Catalogue quotas, prominence requirements and possible financing commitments for VOD all welcome steps forward in promoting European creation in the digital era.
The Society of Audiovisual Authors (SAA) welcomes the European Commission’s proposal for an amending Directive of the Audiovisual Media Services Directive (AVMSD). This is a first step but an important milestone in the development of the EU’s cultural policy. SAA calls on the Council and European Parliament to be even more ambitious.
SAA fully supports two proposed revisions: the requirement for VOD services to include European works in their catalogues and ensure their visibility; and, in order to put an end to unfair competition, the capacity for Member States to apply the same financial contribution rules to services based outside their borders but targeting their citizens.
SAA is convinced that these two proposals will help create a fair and balanced market for both European works and Europe-based distributors. Regulatory forum shopping, used by some distributors when establishing headquarters in countries with weaker audiovisual regulation, should no longer be a competitive advantage.
SAA calls on the Member States and MEPs to consolidate these commitments and be more ambitious on the promotion and financing of European works. In particular, the Directive should set higher targets for the presence of European works on VOD platforms. The proposed 20% catalogue quota is insufficient. Broadcasters are required to have 50% of European content and, according to a recent study by the European Audiovisual Observatory, VOD platform catalogues are already made up of 30% European works.
SAA also wants the Council and European Parliament to be vigilant that the amending Directive does not weaken the integrity of audiovisual works and the moral rights of their authors. Among the proposed relaxation of advertising rules, SAA opposes the possibility of interrupting films every 20 minutes.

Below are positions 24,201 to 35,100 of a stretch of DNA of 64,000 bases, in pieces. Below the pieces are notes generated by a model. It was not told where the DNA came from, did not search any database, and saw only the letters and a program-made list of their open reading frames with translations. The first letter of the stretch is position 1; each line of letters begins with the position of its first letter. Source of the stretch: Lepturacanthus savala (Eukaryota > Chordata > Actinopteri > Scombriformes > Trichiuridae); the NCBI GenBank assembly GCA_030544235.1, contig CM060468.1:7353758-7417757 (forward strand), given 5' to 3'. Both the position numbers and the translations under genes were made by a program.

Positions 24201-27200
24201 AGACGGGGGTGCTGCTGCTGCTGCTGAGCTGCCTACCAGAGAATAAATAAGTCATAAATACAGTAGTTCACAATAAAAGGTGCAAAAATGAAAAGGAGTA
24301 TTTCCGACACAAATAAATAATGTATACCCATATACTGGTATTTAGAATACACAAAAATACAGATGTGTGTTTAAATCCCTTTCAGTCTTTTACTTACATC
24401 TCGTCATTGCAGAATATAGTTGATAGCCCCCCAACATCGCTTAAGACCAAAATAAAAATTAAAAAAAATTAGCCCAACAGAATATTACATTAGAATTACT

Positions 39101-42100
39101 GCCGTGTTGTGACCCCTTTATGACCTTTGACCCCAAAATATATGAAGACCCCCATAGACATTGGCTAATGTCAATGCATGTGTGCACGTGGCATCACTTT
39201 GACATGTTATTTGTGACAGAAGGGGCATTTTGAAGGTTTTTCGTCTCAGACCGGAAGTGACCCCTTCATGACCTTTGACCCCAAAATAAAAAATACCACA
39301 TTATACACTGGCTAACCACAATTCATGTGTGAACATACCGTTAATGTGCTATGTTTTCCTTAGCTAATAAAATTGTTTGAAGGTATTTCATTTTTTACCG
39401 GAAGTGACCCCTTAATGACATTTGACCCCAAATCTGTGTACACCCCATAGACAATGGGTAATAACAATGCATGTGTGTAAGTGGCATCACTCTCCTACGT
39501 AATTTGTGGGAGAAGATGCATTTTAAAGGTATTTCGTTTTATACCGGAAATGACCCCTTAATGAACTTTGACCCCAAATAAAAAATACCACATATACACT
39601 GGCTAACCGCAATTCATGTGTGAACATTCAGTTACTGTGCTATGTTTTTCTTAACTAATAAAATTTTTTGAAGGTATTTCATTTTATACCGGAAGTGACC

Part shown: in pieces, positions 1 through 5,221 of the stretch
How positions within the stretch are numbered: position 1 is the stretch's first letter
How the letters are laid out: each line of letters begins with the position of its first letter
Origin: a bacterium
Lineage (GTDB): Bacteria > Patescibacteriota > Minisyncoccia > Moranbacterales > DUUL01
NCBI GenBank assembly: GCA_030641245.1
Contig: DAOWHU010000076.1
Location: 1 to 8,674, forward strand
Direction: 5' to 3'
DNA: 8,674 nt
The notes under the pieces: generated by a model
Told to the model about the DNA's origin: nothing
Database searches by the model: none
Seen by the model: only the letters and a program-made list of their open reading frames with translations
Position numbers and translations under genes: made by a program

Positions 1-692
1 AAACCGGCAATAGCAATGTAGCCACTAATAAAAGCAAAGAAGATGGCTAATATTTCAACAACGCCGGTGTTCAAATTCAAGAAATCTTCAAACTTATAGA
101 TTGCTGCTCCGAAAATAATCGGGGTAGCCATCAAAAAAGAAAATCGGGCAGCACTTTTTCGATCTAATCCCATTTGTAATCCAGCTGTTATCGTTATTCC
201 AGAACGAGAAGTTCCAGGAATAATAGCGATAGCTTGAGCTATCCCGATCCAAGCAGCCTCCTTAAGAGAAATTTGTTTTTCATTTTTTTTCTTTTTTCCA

Chair of the SAA board of Directors, Barbara Hayes said: “The quotas in the AVMS Directive have helped European drama to breakthrough outside of national borders – making Europe’s audiovisual sector more competitive internationally and demonstrating our talented screenwriters and directors. Their extension to video on demand services is vital.”
SAA Executive Director, Cécile Despringre said: “SAA is resolutely supportive of any coherent regulation that creates a level playing field for audiovisual services. Operators in the same market need to be subject to the same rules, including on financial contributions.”
Founded in 2010, the Society of Audiovisual Authors (SAA) is the association of European collective management organisations representing audiovisual authors. Its 29 members in 22 countries manage rights for over 120,000 film, television and multimedia European screenwriters and directors.
The organisation’s objectives are:
- to defend and strengthen the economic and moral rights of audiovisual authors;
- to secure fair remuneration for audiovisual authors for every use of their works;
- to develop, promote and facilitate the management of rights by member societies.